The tiger king could pay any price to maintain his kingdom. He had to give a bribe worth three lakh rupees to a high ranking British official to retain his kingdom. He could be hot-headed and doubled the tax on the people. It is ironical that the King met his death by a tiger, albeit a wooden one. At last, the hundredth tiger took revenge upon him and the superstition prevailed.

Answer 11.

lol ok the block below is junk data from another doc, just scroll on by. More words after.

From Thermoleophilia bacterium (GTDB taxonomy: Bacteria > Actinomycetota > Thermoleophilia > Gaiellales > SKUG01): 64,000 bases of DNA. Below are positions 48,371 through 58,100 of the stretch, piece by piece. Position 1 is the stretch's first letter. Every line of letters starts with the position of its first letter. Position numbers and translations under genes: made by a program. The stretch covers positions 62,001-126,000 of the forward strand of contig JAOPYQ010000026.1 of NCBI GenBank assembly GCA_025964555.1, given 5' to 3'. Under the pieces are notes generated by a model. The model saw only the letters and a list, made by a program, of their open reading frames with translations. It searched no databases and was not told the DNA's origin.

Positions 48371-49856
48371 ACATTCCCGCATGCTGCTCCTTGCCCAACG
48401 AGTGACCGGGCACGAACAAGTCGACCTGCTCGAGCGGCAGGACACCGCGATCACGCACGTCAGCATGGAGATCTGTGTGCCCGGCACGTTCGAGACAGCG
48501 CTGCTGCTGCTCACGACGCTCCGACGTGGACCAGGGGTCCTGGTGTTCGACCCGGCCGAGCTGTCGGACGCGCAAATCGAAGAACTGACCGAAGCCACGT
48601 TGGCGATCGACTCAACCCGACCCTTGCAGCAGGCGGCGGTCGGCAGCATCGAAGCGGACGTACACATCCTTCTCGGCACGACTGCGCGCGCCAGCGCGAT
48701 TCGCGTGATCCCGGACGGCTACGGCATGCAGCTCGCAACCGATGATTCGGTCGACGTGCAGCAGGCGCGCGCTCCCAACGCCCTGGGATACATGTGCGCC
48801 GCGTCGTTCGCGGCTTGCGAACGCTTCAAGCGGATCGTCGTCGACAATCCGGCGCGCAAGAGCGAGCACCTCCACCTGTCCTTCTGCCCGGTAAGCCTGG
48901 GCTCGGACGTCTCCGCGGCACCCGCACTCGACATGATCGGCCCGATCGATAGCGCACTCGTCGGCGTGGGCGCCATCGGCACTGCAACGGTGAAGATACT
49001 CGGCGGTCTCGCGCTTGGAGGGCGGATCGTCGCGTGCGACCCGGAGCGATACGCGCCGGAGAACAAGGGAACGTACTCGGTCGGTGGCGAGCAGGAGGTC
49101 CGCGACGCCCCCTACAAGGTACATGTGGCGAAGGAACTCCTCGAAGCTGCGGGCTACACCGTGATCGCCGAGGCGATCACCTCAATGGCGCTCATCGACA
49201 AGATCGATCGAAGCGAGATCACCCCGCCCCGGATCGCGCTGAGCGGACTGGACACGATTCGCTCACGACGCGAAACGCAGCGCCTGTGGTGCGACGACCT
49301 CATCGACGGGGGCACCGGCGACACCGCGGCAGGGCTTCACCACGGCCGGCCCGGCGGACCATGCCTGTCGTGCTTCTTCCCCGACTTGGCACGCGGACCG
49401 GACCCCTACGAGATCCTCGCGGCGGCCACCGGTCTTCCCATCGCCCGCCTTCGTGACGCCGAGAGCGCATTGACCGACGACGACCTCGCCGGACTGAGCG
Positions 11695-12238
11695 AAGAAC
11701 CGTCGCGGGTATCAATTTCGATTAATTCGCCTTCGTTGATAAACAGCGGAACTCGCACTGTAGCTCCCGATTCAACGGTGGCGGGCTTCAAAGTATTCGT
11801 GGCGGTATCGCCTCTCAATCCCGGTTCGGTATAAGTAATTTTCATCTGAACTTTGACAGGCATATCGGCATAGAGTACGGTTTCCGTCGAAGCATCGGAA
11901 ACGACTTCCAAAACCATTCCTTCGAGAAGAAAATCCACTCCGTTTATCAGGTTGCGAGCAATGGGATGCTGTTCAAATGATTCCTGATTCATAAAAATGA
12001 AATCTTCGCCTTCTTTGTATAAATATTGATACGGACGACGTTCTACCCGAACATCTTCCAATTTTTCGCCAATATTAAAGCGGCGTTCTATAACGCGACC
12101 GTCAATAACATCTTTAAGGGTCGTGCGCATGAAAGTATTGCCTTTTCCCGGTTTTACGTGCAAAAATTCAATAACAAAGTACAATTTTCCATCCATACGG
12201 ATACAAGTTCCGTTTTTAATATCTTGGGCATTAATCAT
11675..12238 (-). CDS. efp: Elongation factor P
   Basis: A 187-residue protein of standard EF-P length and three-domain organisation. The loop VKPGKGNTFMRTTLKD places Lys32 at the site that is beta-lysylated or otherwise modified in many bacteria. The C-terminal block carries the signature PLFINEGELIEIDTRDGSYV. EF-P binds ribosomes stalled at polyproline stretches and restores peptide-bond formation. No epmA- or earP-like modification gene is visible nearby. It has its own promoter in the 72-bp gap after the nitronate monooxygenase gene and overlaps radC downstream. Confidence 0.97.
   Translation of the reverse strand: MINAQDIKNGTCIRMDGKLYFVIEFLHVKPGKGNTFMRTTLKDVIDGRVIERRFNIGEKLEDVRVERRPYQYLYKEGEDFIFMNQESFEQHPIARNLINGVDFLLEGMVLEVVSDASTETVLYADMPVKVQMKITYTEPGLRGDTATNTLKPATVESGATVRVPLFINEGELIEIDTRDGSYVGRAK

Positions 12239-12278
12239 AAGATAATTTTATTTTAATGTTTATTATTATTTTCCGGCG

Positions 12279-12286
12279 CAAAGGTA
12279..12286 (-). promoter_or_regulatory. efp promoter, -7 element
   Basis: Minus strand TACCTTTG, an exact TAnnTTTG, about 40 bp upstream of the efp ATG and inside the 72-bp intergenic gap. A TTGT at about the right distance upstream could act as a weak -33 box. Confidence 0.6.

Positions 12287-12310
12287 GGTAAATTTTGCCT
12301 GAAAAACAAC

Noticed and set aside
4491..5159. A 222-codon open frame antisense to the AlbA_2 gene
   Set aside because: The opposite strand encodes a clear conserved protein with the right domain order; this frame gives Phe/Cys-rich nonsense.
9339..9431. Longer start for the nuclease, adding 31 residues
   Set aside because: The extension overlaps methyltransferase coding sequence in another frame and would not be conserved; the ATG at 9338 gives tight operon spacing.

Two French speaking districts of Alsace and Lorraine came under German occupation. German language was imposed on the people of Alsace. M. Hamel, a school teacher, broke this shocking news to his students. He declared that a new teacher would replace him to teach German. The news aroused regret and patriotic feelings in students as well as the villagers. The villagers were filled with regret that when they had all the time in the world they procrastinated learning their language under many pretexts. Now they had lost that opportunity to learn their own language. So the village elders came to the school to listen to the last lesson in French. The small children were extraordinarily n attentive to their learning that day. Franz regretted not valuing M. Hamel’s teaching. Hamel described French the most beautiful language in the world. Everyone listened to him with rapt attention and respect.